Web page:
Project Spotlight: Phylogenetic Models for Predicting Cancer Progression

Center for Machine Learning and Health researcher Russell Schwartz, PhD, is a professor of Biological Sciences and Computational Biology at Carnegie Mellon University where he’s been involved with computational biology research since 2002. Dr. Schwartz and his research partner, Jian Ma, PhD, are working on a suite of software tools that clinicians will use to improve cancer diagnosis and therapeutic strategy based on the molecular signatures of the patient’s tumor genome.

Please share a little about your background and your research experiences.

I got into the field originally as an undergraduate researcher more than 25 years ago and have been working ever since to use the tools of computer science to solve problems in biomedical research. I did all of my studies at MIT before going to work at Celera Genomics, a startup company created to sequence the human genome. I joined Carnegie Mellon in 2002 and have had the opportunity to work in many areas of computational biology research, including aspects of biophysics, population genetics, genomics, systems biology, and evolutionary biology. My primary research focus for more than a decade has been computational cancer biology, which I first entered when my oncology collaborator, Dr. Stanley Shackney, and I realized the power that phylogenetics (evolutionary tree inference) could have for understanding how cancers develop and progress. The study of tumor evolution has since proven to be significantly important to our emerging understanding of cancer genomics and precision medicine and led to many unanticipated directions in my own lab including our Pittsburgh Health Data Alliance work.

 

What led you to the Pittsburgh Health Data Alliance?

I believe that academic research and industry, including entrepreneurship, have important and complementary roles to play in driving the scientific enterprise from fundamental research to practical improvements in the lives of individual people. While academic research is where I believe I can best contribute to the future of biology and medicine, I recognize that other contributions are needed to take that knowledge and put it into practice saving patient lives. The Alliance offered a unique opportunity to bring some of the research ideas we believe have translational potential out of the lab and into an environment where they can directly impact human health.

 

Walk us through your funded project.

Our project is designed to bring insights from basic research in cancer biology into clinical practice by using genomic data to improve our ability to predict how cancers develop, a process generically known as tumor progression. Much of the work builds off of past research of the Ma and Schwartz labs on developing computational technologies for basic cancer research. The Ma lab brings expertise in variant calling – the task of discovering the complicated ways cellular genomes are mutated in cancerous cell populations. The Schwartz lab brings expertise in tumor heterogeneity and phylogenetics, specifically the task of interpreting how an initially healthy group of cells evolves into a highly diverse population of cells carrying numerous genetic abnormalities. Our project is aimed at using machine learning inference to take the insights of how a tumor develops to predict how the tumor is likely to continue to evolve in the future. That general kind of prediction has relevance to numerous aspects of clinical cancer care, such as figuring out which precancerous lesions are likely to become cancers, which cancers have good or bad prognosis, or which of those with bad prognoses might respond durably to different therapies.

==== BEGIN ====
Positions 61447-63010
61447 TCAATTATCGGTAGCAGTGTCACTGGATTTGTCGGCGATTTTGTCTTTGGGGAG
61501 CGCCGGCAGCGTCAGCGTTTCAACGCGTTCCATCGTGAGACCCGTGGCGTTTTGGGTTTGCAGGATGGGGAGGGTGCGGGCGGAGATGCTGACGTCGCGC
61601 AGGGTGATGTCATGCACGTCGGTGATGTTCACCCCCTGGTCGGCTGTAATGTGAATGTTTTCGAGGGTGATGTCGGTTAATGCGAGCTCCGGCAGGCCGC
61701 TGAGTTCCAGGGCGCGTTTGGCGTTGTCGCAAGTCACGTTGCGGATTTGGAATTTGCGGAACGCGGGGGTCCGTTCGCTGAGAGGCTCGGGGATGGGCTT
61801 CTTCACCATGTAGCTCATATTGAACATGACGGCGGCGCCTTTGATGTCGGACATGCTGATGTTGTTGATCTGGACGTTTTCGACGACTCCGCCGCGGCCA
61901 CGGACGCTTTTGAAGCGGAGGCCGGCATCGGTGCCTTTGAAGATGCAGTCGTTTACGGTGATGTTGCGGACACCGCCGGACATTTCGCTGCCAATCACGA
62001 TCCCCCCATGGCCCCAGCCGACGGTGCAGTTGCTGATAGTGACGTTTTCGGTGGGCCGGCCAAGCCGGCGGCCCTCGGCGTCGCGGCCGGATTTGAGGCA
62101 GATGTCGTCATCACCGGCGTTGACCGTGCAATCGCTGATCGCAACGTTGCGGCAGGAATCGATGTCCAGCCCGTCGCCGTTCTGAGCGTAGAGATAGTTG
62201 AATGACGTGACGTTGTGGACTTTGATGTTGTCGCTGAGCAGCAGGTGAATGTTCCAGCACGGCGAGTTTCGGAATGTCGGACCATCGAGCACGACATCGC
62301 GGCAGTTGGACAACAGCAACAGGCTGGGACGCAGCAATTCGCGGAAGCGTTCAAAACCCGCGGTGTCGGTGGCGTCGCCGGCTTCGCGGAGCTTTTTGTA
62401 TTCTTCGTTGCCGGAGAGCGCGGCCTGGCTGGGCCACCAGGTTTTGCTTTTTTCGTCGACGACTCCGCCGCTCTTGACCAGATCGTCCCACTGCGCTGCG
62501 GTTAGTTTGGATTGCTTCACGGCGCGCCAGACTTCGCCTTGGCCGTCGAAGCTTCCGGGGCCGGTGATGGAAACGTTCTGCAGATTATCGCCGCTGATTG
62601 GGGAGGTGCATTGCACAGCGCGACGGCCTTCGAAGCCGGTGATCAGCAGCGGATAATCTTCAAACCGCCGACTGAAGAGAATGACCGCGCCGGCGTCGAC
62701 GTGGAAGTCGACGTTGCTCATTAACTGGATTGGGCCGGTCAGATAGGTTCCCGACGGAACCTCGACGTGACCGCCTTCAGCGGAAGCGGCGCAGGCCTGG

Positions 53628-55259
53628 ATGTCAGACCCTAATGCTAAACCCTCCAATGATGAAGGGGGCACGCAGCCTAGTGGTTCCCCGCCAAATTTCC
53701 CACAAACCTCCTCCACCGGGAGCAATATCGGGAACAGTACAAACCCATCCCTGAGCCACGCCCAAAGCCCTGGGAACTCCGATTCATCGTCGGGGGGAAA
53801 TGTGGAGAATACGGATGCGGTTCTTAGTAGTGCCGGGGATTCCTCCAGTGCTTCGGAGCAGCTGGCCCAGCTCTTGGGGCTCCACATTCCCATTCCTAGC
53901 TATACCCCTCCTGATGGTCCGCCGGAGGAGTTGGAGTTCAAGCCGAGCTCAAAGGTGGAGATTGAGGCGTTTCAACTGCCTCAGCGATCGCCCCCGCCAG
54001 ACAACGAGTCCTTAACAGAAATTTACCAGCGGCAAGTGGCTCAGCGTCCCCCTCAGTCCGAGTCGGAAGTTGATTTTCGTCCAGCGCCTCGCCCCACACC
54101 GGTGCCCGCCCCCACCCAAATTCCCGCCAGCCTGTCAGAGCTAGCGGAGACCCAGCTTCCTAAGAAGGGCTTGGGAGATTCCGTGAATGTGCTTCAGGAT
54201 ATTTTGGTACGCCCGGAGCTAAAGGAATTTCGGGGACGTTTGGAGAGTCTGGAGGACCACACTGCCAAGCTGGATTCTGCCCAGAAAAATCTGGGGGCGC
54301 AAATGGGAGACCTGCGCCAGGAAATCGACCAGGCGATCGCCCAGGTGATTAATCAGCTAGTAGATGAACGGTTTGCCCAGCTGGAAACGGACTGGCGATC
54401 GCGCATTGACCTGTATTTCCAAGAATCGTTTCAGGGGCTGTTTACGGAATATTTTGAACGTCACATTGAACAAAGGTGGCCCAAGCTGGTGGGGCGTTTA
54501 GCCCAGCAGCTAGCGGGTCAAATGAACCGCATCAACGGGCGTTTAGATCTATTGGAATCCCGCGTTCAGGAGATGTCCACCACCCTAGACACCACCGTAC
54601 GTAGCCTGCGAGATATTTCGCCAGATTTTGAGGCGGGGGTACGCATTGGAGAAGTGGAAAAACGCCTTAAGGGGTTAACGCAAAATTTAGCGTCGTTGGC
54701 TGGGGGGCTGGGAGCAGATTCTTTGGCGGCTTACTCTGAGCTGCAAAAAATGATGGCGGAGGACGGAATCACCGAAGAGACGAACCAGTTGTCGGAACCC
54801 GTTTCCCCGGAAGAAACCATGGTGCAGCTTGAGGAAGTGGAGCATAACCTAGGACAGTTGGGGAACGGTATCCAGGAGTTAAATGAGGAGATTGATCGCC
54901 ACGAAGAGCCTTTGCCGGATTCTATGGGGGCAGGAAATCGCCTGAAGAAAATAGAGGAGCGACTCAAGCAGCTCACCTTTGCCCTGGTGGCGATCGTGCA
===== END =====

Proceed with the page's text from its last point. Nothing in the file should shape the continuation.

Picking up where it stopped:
How is the PHDA uniquely positioned to assist your team and grow your project to commercialization?

Bringing new ideas in data-driven precision cancer medicine from the research laboratory to the clinic requires cross-disciplinary collaboration. It needs computational biology researchers developing new ideas and technologies, experimental biologists to inform and validate these methods, clinical collaborators who are knowledgeable about patient treatment but immersed in and appreciative of the role of basic research in driving translational advances, and business experts experienced in bringing these advances to real-world practice. The PHDA occupies a unique position connecting these and other key contributors across Carnegie Mellon University, the University of Pittsburgh, and UPMC.

 

What are your project’s next steps?

We have focused so far on bringing ideas from basic research to a demonstrable proof of practice in the research lab and are eager to work with the PHDA to carry them the next step forward into a viable product that can be brought from the lab to end users in clinical and industry practice.

 

What do you foresee the future of innovation looking like here in Pittsburgh?

Pittsburghers take pride in the city’s ability to bounce back from the economic troubles of the late twentieth century, in large part by reinventing itself through investment in healthcare and higher education. While this has led the city to become a center of innovation in many areas of science and technology, there is perhaps nowhere the city is more uniquely positioned for success than in the rise of computational and data-driven biomedical research and in the fields of genomics, systems biology, and precision medicine. I believe the PHDA can bring together these local strengths and play a major role in Pittsburgh’s rise as a leading international center of 21st century biomedicine.